Four GDPR risk areas for payroll and HR

With the GDPR coming into play in a couple of months, John Spooner, Moorepay talks about the top GDPR risk areas for the HR and payroll industry.

With the new General Data Protection Regulation (GDPR) coming into force on 25 May 2018, many employers may be worried that they do not fully understand all the new rules surrounding the personal data they hold and is processed for an individual.

The new legislation will have a huge impact on employers, particularly on their Payroll (and HR) departments. If the new rules aren’t followed, businesses could face eye-watering fines.

To make it easier, we’ve highlighted some of the potential risk areas your business might run into after this legislation comes into force.

1. Personal data

Under GDPR, you must review any Personal data you hold about an individual that is required and used by your business. Any data you need to keep, such as for legislative reasons, needs to comply with the legal retention timeframes applicable to that area such as for PAYE, NMW, Maternity, Health & Safety etc.

For all other types of data you will need to consider the purpose you hold that information and for how long, as it should not be kept longer than is necessary or legally required to do so.

Having made the review this will become your data retention policy which must be in line with the GDPR, and any data that it is not necessary to be retained should be securely deleted.

2. Data security

Moving your payroll/HR data to an outside source, such as to a payroll provider or an Accountant, carries its own security risks. In some cases, data is sent via email in a spreadsheet. Historically, these have not always been encrypted or password protected by every company.

Now, GDPR will enforce data security such as this, so you’ll need to ensure all of your data sent is always sent securely. Remember that to put Personal & Personal Sensitive data as part of an email, or an attachment, without suitable encryption is like putting it on a post card.

With the new rules, it’s more important than ever to ensure that payroll/HR data is being transferred securely using a secure system, such as SFTP (Secure File Transfer Protocol). Moorepay uses Moorepayhr, a secure and externally security tested web application and Secure File Transfer Protocol (SFTP) to transmit data.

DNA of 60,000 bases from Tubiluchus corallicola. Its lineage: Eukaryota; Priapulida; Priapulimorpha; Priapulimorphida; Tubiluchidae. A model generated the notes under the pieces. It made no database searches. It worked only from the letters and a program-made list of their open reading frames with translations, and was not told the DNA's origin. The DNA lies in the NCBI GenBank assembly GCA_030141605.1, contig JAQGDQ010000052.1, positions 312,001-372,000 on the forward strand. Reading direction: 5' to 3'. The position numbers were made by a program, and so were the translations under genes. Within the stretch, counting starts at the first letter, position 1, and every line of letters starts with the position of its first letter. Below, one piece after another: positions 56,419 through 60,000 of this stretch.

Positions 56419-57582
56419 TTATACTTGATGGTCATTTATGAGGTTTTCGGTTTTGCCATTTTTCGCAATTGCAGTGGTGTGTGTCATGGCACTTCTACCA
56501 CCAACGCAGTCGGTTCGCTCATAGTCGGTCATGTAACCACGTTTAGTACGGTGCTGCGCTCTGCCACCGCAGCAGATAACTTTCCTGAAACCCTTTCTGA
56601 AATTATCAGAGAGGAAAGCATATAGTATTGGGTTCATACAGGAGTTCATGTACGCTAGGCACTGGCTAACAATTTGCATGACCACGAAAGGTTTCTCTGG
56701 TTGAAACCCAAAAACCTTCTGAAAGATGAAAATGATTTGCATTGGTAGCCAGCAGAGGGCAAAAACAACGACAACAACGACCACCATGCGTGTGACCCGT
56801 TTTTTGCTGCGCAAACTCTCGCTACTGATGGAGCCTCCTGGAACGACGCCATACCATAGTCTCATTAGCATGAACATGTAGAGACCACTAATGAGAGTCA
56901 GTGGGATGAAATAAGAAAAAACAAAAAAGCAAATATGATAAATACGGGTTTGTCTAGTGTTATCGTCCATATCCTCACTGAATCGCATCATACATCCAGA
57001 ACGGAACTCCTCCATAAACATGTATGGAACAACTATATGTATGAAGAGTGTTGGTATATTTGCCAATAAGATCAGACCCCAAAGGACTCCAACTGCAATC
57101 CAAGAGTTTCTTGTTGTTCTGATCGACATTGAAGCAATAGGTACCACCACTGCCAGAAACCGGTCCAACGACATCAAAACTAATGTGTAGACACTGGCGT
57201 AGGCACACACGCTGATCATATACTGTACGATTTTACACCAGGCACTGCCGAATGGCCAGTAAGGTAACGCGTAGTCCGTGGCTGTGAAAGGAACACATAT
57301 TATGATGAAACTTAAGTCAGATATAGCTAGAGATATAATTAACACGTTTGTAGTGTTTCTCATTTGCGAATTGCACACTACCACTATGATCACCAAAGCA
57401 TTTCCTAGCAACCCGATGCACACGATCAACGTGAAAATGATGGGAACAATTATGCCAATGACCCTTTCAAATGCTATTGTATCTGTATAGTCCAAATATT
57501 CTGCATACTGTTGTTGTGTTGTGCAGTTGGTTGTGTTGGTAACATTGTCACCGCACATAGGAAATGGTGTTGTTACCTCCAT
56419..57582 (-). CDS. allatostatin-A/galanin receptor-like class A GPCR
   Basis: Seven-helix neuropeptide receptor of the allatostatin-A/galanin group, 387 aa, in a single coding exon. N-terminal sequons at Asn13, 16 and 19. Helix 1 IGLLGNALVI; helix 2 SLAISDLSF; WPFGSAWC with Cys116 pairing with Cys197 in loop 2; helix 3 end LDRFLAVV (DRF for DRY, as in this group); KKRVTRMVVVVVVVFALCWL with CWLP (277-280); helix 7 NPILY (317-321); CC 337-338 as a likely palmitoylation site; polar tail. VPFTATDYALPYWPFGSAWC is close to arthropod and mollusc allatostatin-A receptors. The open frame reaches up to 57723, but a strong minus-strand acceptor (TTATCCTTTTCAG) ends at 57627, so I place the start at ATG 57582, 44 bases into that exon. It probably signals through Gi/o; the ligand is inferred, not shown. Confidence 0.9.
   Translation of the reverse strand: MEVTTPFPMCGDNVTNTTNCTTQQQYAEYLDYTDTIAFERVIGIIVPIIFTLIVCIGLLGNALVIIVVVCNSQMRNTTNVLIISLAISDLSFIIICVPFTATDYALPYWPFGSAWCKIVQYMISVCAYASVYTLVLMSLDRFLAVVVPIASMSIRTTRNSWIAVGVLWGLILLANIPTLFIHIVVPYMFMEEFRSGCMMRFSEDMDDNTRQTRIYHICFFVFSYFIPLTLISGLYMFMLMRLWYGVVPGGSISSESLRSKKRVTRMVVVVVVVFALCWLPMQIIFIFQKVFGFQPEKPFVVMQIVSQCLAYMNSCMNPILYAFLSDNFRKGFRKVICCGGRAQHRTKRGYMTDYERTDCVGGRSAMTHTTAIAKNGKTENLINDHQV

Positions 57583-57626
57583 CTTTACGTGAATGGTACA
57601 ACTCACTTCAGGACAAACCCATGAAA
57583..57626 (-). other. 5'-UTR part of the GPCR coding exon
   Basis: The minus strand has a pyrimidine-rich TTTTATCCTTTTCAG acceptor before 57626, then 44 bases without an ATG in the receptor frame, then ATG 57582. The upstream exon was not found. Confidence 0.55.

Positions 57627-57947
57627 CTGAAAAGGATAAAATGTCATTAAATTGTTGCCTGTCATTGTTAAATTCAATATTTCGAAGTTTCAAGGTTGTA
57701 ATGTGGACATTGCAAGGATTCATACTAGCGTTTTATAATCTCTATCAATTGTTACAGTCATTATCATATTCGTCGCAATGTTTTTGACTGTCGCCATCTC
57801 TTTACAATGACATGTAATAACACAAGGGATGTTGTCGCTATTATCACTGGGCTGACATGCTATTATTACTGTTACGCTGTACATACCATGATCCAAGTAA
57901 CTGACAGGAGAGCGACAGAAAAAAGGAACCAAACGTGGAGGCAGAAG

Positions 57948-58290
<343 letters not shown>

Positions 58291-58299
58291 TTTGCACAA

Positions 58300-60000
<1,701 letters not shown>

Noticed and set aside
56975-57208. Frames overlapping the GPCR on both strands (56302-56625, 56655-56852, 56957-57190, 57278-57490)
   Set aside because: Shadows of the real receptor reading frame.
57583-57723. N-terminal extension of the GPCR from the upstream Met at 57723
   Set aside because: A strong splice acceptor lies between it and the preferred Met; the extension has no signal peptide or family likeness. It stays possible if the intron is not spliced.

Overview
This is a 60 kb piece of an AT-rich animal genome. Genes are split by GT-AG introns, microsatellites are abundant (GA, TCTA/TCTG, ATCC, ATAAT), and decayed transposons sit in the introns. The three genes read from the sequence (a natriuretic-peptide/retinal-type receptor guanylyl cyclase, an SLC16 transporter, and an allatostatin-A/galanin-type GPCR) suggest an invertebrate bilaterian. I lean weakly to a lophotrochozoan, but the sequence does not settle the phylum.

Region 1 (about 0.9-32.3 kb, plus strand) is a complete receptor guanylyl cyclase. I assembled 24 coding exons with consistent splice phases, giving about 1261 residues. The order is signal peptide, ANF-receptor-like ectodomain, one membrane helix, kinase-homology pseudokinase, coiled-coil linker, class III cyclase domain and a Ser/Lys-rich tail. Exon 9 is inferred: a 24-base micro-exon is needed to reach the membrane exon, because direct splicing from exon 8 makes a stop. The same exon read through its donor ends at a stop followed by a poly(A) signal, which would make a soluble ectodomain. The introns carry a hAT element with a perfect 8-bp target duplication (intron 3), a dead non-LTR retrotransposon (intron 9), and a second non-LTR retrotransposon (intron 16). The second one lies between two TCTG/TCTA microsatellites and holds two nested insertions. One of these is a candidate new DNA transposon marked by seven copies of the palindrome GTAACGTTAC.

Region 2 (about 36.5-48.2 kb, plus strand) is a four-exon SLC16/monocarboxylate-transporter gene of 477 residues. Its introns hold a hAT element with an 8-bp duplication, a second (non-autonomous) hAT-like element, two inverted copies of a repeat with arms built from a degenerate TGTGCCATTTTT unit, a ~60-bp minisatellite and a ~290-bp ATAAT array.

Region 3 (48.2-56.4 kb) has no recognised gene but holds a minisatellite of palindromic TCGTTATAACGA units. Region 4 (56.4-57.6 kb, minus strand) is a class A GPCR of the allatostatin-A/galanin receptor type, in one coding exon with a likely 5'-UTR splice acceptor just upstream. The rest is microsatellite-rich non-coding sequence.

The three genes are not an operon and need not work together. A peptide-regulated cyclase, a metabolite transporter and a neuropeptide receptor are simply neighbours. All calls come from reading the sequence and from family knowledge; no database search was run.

Discover more around small business payroll

3. Data access

The GDPR gives individuals more rights:

  • To view the information you hold for them
  • Is this data correct
  • Is it being used legally
  • The right to rectification of this data
  • The right to restriction of the processing of this data
  • The right to erasure – ‘to be forgotten’

And more.

There is also the question of access made by the Data Controller and Data Processor in this, so Managers and Administrators access to the records and systems need to be reviewed to make sure they have suitable permissions to access for their respective roles.

4. Software security

Since all your payroll data needs to be secure, so does the software it’s held in.

Under GDPR, the responsibilities for checking and correcting any potential weaknesses in the software’s security lie with both the company and the software provider. That means conducting risk assessments over the whole payroll process, end-to-end.

Contact your payroll provider to check their security and compliance with GDPR. has teamed up with Intuit Quickbooks to help you find the right Payroll software for your business. To find out more about getting your payroll and business finances all in one place, click here

Further reading on GDPR

Owen Gough, SmallBusiness UK

Owen Gough

Owen was a reporter for Bonhill Group plc writing across the and titles before moving on to be a Digital Technology reporter for the

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